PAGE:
Last year the use of Huawei technology in UK 5G networks was given a massive thumbs down by the UK government, following a visit from senior US officials. It’s not known what was shared between the two but it was probably technical in nature illustrating how the Chinese company’s presence in UK 5G networks could be used to extract sensitive data and how it would put transatlantic intelligence sharing at risk.
No matter how stories are spun, and Huawei’s firm denial of deviant behaviour, there’s a trail of digital theft and systems hacking that stretches back over 20 years and leads directly to the doorstep of the Chinese military. It would be foolish to ignore this.
Huawei may have been knocked back from the UK’s 5G networks last year but with nation-state hacking a growing threat it’s a pertinent question to ask whether Huawei smartphones pose a risk.
Here’s a breakdown.
Who is Huawei?
According to various market research figures Huawei is the third most popular manufacturer of smartphones in the UK with roughly 10% of market share, some way behind Apple and Samsung who dominate the market.
Security concerns about Huawei centre on the equipment used in networks rather than Huawei handsets, tablets and other consumer tech. There’s certainly no evidence to suggest a Huawei devices are less secure than any other.
But of course with the US government, and the UK and other governments, narrowing their eyes at Huawei it’s understandable that there are suspicions that Huawei is under the control of the Chinese state.
Huawei smartphones use an open source version of Android. Android phones have a reputation for being less secure than Apple devices but this applies to all smartphones running Android, not just Huawei.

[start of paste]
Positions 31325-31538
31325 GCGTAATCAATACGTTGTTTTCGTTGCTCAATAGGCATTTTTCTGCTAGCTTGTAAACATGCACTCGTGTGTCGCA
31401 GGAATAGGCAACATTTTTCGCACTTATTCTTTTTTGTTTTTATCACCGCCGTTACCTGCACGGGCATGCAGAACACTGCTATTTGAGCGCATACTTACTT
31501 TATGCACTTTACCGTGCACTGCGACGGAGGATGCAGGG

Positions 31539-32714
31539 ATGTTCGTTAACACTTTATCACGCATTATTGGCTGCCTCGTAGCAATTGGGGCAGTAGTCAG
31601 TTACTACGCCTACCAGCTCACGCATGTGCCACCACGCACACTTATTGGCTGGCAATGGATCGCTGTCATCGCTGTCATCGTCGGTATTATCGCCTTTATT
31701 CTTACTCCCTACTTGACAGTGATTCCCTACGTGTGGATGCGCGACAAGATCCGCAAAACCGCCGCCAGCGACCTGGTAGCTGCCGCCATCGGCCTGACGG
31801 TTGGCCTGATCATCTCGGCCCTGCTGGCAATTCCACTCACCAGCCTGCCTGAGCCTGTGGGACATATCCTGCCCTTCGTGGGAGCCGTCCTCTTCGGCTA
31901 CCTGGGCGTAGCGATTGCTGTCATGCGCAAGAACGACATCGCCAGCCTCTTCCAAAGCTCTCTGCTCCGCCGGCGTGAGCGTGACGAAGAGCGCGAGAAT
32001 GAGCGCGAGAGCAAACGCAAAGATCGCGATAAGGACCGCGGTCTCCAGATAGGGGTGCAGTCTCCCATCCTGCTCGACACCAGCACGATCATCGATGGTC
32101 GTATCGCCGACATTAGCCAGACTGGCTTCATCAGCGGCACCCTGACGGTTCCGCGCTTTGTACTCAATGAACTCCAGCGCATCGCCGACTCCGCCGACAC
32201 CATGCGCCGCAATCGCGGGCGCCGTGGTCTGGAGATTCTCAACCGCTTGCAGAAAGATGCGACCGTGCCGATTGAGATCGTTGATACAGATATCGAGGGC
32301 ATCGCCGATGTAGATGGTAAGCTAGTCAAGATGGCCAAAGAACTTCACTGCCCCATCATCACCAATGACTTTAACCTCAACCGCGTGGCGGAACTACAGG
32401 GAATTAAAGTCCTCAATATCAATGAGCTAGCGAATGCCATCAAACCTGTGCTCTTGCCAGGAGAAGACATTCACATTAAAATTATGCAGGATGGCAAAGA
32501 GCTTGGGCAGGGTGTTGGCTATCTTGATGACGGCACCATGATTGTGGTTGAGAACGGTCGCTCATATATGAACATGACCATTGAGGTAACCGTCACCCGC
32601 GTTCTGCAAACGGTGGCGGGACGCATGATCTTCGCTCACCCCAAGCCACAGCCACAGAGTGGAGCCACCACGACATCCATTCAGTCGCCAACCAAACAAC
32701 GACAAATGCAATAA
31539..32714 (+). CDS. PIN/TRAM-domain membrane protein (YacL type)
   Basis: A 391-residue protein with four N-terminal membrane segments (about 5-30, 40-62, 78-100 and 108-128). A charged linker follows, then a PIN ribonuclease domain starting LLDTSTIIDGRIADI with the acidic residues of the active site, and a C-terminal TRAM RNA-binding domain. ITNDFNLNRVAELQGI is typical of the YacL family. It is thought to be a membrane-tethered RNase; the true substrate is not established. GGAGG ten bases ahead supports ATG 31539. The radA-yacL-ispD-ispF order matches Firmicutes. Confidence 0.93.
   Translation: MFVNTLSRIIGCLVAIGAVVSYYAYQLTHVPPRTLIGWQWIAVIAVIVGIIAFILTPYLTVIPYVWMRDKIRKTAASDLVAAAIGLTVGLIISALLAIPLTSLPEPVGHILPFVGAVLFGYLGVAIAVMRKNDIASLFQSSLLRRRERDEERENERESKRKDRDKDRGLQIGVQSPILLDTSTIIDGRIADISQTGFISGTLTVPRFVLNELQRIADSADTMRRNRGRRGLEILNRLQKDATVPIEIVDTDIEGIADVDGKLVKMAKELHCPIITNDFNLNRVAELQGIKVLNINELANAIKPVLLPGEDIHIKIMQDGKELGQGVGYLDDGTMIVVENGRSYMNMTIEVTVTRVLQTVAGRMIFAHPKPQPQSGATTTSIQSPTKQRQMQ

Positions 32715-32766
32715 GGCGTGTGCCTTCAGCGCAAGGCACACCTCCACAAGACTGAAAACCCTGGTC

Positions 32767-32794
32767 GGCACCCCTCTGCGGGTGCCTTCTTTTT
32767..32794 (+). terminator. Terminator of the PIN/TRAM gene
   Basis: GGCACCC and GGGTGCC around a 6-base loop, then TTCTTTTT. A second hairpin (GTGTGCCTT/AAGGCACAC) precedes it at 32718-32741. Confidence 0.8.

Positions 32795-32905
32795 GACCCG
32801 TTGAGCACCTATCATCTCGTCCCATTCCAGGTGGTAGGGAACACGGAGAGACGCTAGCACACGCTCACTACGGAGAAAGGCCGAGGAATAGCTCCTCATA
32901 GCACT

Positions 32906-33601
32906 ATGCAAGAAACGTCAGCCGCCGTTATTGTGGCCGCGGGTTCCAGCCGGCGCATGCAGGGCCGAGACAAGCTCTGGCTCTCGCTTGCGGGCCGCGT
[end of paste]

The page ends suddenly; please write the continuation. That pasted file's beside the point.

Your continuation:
Android is considered less secure because more app developers can upload to Android app stores. As a result attackers who want to hide malware in apps tend to choose Android apps as their Trojan horse.
Issues with apps and app stores don’t automatically make Huawei smartphones any riskier than other Android devices, but they are a potential security problem that people need to be aware of.
Android apps that harbour malware are certainly not uncommon which is why it’s important to ensure you are running antivirus protection on your mobile devices.
Are the threats real?
Suspicion has been cast on Huawei because of national security issues and the hypothetical potential of the company using its place within the underlying communications network to act against the UK or its allies.
It’s hard to imagine the Chinese state being interested in your browsing histories, what you had for breakfast, whose shirts you buy or where you’re planning to hook up with friends at the weekend, unless that is, you hold a sensitive position in industry, the military or government.
In summary, no evidence has been released to show that using a smartphone manufactured by Huawei is any less secure than other Android devices. In fact, the greater threat is from Android apps that hide malware.
You can protect your Android smartphone from malware with free mobile antivirus from BullGuard. It also includes antitheft features, easy-to-use backup and remote management from a web dashboard, ideal for use if you mislay or lose your smartphone. A paid-for version which includes remotely managed parental controls to keep the kids safe, costs a little over £1 each month.